What to do with all those tax documents?

Being a packrat when it comes to storing those pesky tax documents may not be such a bad thing. Many accountants get asked how long certain documents should be stored before shredding. Here is a little insight on the timetable for keeping certain tax documents.

Never destroy copies of your tax returns or proof that you have paid any balance due. While the IRS will only audit you for up to three years after you file in most cases, an error of 25% or more on your return, could open the statute for up to six years. In other situations, such as fraud, there may be no statute of limitations.

Always save property records! One of the big difficulties many people face is in establishing the basis (tax cost) of an asset held for decades when they finally sell it. This applies to real estate, stocks, retirement accounts, insurance policies, collectibles, etc. Keep all purchase records, improvement receipts, reinvestment records, and anything else related to the ownership of your assets.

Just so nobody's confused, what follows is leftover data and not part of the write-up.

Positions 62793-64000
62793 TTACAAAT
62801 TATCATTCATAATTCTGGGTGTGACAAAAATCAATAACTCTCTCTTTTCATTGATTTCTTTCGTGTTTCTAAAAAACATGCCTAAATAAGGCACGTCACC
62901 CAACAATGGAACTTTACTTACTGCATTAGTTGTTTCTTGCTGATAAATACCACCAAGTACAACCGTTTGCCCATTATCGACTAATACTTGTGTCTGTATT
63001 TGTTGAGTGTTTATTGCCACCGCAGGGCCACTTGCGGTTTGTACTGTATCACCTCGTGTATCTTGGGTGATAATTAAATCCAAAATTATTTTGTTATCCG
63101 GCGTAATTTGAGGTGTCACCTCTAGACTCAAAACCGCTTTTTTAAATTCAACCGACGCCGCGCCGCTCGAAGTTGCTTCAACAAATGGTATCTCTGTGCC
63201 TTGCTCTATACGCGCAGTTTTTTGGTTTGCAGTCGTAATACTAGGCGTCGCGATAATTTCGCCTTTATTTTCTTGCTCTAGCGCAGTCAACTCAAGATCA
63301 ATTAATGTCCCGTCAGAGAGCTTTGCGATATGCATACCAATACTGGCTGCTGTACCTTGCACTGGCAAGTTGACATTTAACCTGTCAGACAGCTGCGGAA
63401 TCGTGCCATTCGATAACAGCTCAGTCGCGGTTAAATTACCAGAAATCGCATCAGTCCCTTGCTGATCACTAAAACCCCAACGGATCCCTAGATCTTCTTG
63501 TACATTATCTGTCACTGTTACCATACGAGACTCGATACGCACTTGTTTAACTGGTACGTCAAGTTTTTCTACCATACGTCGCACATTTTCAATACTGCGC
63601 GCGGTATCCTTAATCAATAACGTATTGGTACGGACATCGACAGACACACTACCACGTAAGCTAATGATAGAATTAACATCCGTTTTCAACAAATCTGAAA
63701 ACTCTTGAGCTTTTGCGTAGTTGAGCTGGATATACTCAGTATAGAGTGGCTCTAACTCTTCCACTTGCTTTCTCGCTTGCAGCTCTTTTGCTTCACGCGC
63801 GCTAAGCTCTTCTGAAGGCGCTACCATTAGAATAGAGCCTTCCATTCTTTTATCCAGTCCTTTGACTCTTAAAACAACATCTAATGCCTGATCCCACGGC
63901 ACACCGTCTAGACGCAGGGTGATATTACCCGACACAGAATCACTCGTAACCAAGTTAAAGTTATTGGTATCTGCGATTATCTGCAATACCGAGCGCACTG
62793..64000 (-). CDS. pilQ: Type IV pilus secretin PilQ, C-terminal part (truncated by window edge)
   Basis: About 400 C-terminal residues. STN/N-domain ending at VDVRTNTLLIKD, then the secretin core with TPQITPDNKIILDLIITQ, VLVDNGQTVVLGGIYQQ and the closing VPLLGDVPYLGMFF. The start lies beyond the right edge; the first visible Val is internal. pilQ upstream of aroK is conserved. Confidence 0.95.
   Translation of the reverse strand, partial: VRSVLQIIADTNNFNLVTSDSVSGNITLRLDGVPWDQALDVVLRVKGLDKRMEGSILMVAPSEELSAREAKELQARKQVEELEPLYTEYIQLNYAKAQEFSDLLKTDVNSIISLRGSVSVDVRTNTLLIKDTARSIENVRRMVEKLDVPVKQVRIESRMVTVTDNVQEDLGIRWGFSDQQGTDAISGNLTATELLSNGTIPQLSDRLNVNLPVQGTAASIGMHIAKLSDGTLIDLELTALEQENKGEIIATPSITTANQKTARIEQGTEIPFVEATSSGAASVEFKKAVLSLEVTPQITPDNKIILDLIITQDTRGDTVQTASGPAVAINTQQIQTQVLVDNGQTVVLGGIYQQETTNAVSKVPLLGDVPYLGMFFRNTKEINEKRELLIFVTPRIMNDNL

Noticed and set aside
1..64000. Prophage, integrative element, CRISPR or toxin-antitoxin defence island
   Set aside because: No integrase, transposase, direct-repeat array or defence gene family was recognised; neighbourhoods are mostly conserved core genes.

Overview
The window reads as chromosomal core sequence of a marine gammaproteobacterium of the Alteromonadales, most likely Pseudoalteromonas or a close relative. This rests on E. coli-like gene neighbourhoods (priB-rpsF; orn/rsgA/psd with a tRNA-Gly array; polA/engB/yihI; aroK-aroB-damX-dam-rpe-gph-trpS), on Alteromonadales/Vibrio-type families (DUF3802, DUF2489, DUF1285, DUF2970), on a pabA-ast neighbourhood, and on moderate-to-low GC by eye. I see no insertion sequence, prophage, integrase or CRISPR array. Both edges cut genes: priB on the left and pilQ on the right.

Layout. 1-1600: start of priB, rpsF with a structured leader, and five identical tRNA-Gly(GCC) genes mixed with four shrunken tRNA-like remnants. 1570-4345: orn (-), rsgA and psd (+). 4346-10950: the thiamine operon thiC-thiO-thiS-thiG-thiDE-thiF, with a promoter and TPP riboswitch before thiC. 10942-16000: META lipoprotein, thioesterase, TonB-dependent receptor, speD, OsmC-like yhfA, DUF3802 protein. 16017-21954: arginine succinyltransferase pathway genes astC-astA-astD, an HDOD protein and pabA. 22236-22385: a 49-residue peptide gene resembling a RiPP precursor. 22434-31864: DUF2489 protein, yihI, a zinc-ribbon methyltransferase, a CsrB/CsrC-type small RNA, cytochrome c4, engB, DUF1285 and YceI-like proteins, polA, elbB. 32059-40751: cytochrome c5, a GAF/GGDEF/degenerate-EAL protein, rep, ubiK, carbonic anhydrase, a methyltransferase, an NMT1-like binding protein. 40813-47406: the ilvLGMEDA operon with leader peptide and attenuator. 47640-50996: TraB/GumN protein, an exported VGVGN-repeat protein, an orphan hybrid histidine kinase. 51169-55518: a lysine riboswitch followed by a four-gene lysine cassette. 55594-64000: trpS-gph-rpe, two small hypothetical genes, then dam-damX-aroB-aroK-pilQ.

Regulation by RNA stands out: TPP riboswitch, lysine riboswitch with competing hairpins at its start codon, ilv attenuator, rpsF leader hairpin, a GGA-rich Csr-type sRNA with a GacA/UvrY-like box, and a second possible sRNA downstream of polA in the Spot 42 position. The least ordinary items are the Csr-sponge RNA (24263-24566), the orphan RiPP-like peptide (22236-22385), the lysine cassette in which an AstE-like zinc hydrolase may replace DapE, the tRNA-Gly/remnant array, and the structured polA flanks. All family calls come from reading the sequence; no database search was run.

You can shred personal utility bills after a year or two and business/rental utility bills after four to seven years. Any bills supporting deductions on your tax returns should be kept until the statute of limitations has run out for that return.

Even if you don’t organize your files, by keeping all records in one place, you can sort them out when necessary. Also, if you live in a disaster-prone area, consider keeping online copies of important personal and business records — and irreplaceable family photos. That way you won’t have to struggle to reconstruct anything after an earthquake, tornado, flood, fire or hurricane.